Tradition of removing shoes in home

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     Shoes removed.
     Shoes not removed.
A Japanese genkan with removed shoes

In some cultures there is a tradition of removing your shoes in the home and places like church, temples and schools.

In the world[edit]


Germany, Austria, and Northern Europe[edit]

In Northern Europe and Austria, it is considered rude and unhygienic to keep the shoes on while entering a house, at least if it is boots or sneakers. If it is dress shoes or high-heels and it is a more formal social occasion it is accepted to keep the shoes on, but then it is understood to be shoes that you do not use on an everyday basis. This tradition is also very common (but to a lesser extent, except for Austria-influenced Bavaria) in Germany.

UK, Ireland, Netherlands, Belgium[edit]

In the Netherlands and Belgium, people usually don't wear shoes indoors. In the United Kingdom shoes have traditionally been kept on, unless there are certain weather conditions (for example, snow) or a certain type of floor or carpet. However it is now becoming increasingly common to take them off at all times. In Ireland however it is very uncommon to take your shoes off when entering a house, especially for visitors.

Southwestern Europe[edit]

In Italy, France, Spain, and Portugal it is normal entering a home with shoes on. They can be removed only in rare cases, as for a wooden floor. The Italian autonomous region Friuli-Venezia Giulia is an exception, where the no-shoe tradition is quite respected.

Eastern Europe[edit]

In Eastern Europe, including all Slavic countries (Russia, Ukraine, Poland, etc.), Hungary, Romania, and Moldova, most people will take off their shoes at home and will expect visitors to do so, unless it is a formal meeting or a social event. When in doubt, people will usually ask if they can keep their shoes on. When at home, some people will walk barefoot while others will wear slippers (this often depends on the type of floor covering, e.g. carpets vs wooden floor). It is common for schoolchildren to have a special pair of shoes for wearing at school, especially in winter. Some people will have a special pair of shoes for wearing at work, especially in winter. In restaurants, shops, theatres, and museums shoes are not taken off. Shoes are not taken off in churches.

Southeastern Europe (Balkans)[edit]

In Southeastern Europe (former Yugoslavia, Albania, Bulgaria, Greece), people traditionally remove their shoes and wear slippers at home, and expect guests to do so as well. However, this tradition is no longer respected in many urban households in these countries. Shoes are kept on in churches, but they are removed in mosques.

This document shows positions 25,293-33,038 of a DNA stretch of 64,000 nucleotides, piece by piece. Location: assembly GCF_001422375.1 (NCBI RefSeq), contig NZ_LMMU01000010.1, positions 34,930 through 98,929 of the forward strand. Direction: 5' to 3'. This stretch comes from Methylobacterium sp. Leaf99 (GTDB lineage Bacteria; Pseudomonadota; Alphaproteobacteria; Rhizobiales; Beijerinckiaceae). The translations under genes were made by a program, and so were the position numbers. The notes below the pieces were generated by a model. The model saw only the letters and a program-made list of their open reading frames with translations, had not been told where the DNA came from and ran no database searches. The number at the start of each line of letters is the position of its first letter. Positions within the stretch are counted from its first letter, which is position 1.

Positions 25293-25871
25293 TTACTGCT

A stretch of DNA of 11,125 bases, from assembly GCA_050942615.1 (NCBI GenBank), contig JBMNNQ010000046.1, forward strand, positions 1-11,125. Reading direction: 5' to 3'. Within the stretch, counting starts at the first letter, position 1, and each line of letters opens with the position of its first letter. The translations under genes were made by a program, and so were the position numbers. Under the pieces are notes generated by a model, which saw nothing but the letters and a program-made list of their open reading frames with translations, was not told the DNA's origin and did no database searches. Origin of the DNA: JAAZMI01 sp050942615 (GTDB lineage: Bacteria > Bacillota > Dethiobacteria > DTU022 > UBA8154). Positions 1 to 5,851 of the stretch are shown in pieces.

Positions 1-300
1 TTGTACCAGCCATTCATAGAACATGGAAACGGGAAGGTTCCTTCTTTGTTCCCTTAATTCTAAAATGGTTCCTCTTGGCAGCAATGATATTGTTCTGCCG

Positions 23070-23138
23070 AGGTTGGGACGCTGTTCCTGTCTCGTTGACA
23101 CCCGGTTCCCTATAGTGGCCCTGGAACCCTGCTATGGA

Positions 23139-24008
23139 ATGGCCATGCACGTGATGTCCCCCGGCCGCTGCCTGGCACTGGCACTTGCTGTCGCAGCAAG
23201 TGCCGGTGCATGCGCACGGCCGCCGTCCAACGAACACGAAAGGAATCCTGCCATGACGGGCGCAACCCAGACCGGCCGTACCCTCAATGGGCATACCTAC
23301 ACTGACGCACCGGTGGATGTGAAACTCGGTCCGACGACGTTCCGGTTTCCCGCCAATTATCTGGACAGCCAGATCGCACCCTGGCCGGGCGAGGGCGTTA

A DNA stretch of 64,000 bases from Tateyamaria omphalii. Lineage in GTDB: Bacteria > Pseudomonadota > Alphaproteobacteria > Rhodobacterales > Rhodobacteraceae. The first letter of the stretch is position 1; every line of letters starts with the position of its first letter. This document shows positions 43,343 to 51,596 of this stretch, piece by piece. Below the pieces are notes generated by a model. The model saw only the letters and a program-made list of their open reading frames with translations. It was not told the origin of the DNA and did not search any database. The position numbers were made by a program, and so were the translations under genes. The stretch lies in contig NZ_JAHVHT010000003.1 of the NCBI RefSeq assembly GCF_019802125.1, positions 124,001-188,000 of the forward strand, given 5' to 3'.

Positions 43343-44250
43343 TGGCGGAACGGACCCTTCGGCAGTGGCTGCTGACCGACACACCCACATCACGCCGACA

Japan is already the most famous country with this tradition, which is extended to restaurants, working places and schools. This is reflected in popular culture and in manga.

India, Thailand, Korea, Vietnam, Philippines, Malaysia, Singapore, Indonesia, Laos, Cambodia, Pakistan, Myanmar, Bhutan, Bangladesh and China have this tradition as well as many other Asian countries.


In Turkey, this is a widespread tradition. Cleanliness of a home is very important for families. It is also common to remove shoes in kindergarten schools and, although rarely, in some small private businesses.


Only some Israelis remove their shoes at home. During the Priestly Blessing in the synagogue, the kohanim (priests) will remove their shoes.


In India, it is the widespread norm to take shoes off when entering the home. It may even be considered rude for guests to keep their shoes on inside the house.


In Vietnam, it is a custom to remove shoes before entering any house or flat. It is also common to remove shoes in kindergarten schools and in some small private businesses.

Arabic countries[edit]

In Arabic countries, no shoes are allowed indoors, as the shoes' soles are seen as dirty and unsanitary.


United States[edit]

In the United States, taking shoes off indoors is not a tradition within the Continental United States, but is considered expected in Hawaii and Alaska. It is also more prevalent in the North East due to poor weather in the winter, as well as in the Pacific Northwest, with standards differing from household to household. This is especially the case during rainy weather, when one's shoes could easily get very muddy, wet, or dirty. However, removing of shoes is common among certain immigrant communities.


In Canada, it is generally the rule to take off your shoes when entering a person's home, although exceptions do exist.